Fall Wildflowers of New England
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Garden Phlox
Phlox paniculata
F. Polemoniaceae
Phlox paniculata
General Description:

Garden Phlox is delicate plant having either white, pink, or lavender, trumpet-shaped flowers arranged in an elongated cluster along the length of the stem. It can range from 60-180 cm. in height. The leaves are small, lanceolate, and oppositely arranged below and throughout the flower cluster.

Flowers:

Phlox flowers are approximately 2.5 cm. in width and extend laterally from the stem. Each trumpet-shaped bloom has 5 significantly reduced sepals, with an extended, fused throat that opens into 5 distinct and overlapping lobes. Flowers contain 5 stamens, 3 stigams, and one short pistil.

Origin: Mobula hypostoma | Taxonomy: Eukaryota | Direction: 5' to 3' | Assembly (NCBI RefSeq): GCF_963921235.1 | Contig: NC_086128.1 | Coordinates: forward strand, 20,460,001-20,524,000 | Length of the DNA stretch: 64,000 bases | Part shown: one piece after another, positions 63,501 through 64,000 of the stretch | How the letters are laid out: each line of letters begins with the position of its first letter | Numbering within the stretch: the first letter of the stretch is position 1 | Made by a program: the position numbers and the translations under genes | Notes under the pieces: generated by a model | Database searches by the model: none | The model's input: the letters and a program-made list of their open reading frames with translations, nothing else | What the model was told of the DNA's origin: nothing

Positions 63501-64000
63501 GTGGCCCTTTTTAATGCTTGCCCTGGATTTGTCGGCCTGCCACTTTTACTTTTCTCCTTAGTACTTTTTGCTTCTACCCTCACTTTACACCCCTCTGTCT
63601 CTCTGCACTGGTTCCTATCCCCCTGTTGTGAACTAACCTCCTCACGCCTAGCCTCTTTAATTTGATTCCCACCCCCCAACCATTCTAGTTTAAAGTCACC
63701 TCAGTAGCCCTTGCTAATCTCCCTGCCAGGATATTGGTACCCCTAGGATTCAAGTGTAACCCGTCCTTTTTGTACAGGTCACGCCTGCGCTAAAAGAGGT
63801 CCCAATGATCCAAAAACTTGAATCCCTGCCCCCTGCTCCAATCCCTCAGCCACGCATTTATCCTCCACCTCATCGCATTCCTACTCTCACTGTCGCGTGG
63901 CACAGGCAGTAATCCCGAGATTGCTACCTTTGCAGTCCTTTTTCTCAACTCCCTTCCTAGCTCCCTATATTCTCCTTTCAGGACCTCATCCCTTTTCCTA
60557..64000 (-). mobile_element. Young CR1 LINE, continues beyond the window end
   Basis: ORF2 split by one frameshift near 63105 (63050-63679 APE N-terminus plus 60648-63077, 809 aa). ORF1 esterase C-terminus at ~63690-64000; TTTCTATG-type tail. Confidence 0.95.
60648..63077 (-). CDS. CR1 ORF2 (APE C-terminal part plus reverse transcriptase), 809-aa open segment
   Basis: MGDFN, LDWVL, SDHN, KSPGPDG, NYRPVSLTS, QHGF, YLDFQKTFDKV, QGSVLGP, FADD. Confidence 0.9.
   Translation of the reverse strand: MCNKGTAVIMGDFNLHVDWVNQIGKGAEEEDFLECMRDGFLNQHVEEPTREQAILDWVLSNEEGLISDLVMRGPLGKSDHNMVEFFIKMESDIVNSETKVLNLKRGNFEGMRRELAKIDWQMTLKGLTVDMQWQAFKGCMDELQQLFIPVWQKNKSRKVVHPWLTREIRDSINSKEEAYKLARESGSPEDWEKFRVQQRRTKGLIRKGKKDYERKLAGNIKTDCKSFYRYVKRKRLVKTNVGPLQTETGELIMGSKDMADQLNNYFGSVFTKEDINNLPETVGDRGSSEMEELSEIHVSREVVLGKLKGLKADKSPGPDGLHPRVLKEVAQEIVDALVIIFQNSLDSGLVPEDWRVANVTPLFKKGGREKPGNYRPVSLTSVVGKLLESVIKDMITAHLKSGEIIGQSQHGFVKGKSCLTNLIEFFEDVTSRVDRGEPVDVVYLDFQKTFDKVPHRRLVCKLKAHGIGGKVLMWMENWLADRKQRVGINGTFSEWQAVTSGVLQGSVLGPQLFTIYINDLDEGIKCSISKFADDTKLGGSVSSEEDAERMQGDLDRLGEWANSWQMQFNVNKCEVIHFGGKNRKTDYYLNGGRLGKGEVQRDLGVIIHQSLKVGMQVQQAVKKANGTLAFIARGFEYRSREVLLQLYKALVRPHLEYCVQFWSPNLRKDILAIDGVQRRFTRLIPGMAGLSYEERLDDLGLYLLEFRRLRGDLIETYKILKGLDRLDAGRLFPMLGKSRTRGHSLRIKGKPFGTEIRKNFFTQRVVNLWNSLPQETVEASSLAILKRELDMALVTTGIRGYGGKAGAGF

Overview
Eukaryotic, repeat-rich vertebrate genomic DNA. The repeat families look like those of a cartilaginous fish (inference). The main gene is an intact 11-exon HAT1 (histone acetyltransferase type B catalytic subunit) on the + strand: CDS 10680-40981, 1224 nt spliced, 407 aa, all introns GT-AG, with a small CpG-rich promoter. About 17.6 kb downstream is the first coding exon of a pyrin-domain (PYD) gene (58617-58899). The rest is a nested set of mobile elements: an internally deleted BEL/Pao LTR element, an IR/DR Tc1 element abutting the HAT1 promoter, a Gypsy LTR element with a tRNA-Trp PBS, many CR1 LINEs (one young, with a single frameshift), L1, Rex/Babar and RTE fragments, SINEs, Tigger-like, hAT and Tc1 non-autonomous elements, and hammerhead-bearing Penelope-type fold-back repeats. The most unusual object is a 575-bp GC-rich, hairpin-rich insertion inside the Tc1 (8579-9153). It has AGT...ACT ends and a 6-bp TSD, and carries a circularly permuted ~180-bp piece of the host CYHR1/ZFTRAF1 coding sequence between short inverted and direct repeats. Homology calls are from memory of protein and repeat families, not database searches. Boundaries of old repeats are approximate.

Fruit:

Garden Phlox fruits as an unremarkable seed capsule.

Leaves:

The leaves are lanceolate and slightly broadened close to the petiole. They have bristled edges and pronounced side veins. The leaves are many and are arranged in groups of 15-40 pairs underneath and throughout the flower cluster.

Habitat:

Garden Phlox grows best in open woods and thickets and is often included in garden landscapes.

Fun Facts:

Garden Phlox is a medicinal plant. Ingestion of the leaf extract produces a laxative effect and, when used topically, can treat boils.

The Garden Phlox has many names including Fall Phlox, Summer Phlox, John Fanick Perennial, and Perennial Phlox. As these names suggest, the Garden Phlox is a perennial. It can endure the extreme heats of winter and remains dormant throughout winter.

Because of its commercial desirability, Garden Phlox has been significantly hybridized to give different colored blooms.

Phlox paniculata
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